I have my kids computers in a public space - not their rooms, so I see all the time they're on. I also use openDNS which I've locked out certain types of sites - being at the DNS level there's no getting around that on my home network.
Its not a perfect solution but my kids also know I'm very involved and over see what they're on. They're young, so its more with protecting them from predators and/or inappropriate stuff that they shouldn't be exposed too.
Does the Open DNS service you use cost anything?
They offer a free service but they also provide a more robust service that does cost money. Since I just need basic parental filtering I've opted for the free service.
I was never that smart at 10 years old. All I knew is that I could play online games and watch YouTube on my laptop lol.
But of course exposure to tech has increased and the 10 year olds of today probably do know how to delete history.
I just think its different ways of parenting really. I certainly don't believe any parents method is invalid since they know their kids the best I was just simply sharing a story on how my dad used to treat me with my laptop.
These kids are smarter than you think these days. My daughter's school blocks Facebook and other social media sites on the classroom computers. Fifth grade kids were using proxies to still go on Facebook. Those are 10 - 12 year olds defeating the IT professionals.
I could probably do that now but at 10 years old? I didn't know anything WiFi or anything like that.
That's genuinely shocking to me.
I'm sure that they learned how to do it from their high school siblings. However, the odd thing is that they block Facebook and other social media sites from the classroom computers but the kids have iPads and they have the Facebook apps on them. Not exactly consistent.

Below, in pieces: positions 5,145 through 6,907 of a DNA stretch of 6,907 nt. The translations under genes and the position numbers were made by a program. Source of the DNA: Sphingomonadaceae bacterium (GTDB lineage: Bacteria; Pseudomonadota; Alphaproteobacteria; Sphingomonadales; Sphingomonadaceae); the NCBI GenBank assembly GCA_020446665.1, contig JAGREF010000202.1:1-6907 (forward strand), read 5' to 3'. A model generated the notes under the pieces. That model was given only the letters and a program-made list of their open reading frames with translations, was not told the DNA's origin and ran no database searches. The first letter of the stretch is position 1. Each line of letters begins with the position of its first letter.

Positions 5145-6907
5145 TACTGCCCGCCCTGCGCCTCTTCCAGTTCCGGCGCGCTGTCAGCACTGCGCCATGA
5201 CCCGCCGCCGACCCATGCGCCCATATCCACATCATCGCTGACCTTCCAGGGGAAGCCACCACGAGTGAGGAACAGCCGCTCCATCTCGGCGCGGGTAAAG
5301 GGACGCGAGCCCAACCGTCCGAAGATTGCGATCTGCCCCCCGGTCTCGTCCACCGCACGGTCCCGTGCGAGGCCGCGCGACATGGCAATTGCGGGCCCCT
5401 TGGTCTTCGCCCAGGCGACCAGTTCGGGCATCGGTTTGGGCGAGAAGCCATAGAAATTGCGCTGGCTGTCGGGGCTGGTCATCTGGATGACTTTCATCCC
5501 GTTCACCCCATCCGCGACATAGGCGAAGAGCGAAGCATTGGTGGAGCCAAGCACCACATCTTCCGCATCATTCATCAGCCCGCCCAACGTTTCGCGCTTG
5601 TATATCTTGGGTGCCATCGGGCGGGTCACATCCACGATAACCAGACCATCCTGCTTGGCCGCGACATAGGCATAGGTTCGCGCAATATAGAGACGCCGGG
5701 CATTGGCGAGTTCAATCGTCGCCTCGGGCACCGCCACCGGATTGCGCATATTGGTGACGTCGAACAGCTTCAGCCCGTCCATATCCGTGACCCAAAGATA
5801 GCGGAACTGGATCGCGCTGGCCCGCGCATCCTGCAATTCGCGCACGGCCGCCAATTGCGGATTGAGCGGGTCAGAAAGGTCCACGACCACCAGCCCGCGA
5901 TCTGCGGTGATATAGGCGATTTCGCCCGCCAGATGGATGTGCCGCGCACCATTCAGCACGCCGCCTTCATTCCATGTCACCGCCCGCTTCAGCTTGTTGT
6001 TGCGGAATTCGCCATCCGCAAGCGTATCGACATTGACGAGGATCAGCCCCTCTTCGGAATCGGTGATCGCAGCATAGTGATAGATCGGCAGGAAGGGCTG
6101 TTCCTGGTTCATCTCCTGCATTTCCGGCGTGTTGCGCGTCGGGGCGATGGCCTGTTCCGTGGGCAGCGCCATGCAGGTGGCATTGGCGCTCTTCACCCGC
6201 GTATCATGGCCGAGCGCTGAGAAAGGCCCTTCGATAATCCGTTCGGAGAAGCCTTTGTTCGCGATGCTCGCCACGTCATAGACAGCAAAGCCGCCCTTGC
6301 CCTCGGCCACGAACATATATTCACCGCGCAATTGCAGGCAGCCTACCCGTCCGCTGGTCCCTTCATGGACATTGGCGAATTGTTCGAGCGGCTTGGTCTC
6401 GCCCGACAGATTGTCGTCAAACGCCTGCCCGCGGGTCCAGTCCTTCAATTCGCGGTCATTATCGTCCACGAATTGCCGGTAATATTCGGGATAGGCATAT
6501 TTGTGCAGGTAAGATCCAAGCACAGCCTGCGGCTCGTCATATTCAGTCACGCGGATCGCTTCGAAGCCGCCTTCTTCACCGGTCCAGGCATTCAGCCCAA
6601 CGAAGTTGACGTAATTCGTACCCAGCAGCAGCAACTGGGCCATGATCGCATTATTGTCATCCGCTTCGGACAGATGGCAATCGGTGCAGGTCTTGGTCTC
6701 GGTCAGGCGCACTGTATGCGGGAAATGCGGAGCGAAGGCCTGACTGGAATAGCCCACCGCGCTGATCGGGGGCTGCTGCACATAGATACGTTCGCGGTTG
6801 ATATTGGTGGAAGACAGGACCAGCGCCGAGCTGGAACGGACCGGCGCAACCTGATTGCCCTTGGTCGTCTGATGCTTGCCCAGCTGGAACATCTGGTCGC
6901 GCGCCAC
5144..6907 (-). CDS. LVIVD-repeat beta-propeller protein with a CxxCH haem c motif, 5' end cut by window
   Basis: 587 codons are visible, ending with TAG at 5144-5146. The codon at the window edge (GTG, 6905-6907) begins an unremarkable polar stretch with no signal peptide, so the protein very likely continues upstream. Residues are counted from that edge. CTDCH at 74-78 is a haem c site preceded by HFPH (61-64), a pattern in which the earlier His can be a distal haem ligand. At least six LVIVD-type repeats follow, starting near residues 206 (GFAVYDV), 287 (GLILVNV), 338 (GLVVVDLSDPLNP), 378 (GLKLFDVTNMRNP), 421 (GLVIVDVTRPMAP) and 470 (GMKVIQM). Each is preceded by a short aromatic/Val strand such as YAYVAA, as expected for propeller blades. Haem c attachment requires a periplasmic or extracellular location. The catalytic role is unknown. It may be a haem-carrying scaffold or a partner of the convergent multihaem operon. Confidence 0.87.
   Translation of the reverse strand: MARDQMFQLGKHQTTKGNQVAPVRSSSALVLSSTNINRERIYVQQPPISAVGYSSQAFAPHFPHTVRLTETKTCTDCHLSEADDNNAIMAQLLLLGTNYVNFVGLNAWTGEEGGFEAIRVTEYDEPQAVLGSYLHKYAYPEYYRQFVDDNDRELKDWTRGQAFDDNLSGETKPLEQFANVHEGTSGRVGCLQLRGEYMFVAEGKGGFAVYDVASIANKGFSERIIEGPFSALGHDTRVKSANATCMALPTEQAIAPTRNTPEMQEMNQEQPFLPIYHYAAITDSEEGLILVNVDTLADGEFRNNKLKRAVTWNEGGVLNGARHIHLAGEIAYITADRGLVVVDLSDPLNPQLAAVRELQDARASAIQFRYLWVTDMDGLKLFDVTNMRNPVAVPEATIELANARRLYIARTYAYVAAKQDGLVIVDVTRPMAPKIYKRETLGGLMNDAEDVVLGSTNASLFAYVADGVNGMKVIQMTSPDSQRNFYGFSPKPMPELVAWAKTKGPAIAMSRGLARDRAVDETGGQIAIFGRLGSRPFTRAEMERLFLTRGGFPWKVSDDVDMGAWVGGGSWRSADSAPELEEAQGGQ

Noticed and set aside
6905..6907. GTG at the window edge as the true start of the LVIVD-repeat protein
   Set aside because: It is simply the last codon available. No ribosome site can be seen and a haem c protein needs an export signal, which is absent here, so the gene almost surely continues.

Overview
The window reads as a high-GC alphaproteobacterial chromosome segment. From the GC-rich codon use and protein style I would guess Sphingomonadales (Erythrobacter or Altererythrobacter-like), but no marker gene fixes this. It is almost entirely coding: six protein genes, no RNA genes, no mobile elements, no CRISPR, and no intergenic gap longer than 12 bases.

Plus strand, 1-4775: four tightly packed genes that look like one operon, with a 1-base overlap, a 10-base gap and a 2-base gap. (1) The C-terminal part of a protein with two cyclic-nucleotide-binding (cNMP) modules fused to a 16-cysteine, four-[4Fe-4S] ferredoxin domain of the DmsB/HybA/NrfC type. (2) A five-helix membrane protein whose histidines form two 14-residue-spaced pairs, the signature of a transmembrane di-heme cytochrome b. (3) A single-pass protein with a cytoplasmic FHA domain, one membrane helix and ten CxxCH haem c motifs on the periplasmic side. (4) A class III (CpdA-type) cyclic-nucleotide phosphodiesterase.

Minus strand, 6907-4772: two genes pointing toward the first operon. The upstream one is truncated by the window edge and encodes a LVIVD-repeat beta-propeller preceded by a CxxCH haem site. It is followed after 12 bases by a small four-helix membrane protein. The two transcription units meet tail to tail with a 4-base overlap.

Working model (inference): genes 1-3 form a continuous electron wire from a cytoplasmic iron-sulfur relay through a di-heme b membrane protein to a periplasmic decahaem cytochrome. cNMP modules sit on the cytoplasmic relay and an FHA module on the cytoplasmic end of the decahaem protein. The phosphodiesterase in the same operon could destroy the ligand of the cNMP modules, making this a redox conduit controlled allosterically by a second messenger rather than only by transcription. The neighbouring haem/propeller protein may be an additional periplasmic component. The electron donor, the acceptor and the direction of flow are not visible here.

I'm just going to butt in here- my step brother (just finished 6th grade) told me that he has a typing class, where the teacher (of 25 years) was adamant about never using the backspace key. I found this alarming, because it means she was still teaching typewriter technique. We have a backspace for a reason: to delete for mistakes.
Along the same lines, calculators are forbidden in the classroom, because you will not be able to use them in the real world. Trust me, my employer would much rather me use a calculator than pencil and paper. It's faster, and more accurate.
Absolutely NO use of phones or electronic devices. I use my phone as a tool for effective communication constantly at work. And yes, I text my friends/family, and no, my boss doesn't care. He does it too.
No wikipedia. If I need to learn about something, guess where I go to read about it?
Learn theory in school. At work, I learn applications, and my company's methods (which are nowhere close to what I learned in school.)
I have a few complaints about the 16 years I spent in school. I graduated college two years ago, and I have barely used any of the information I learned there. Of all the information pumped into my head, I'm going to estimate I've used 2.5%.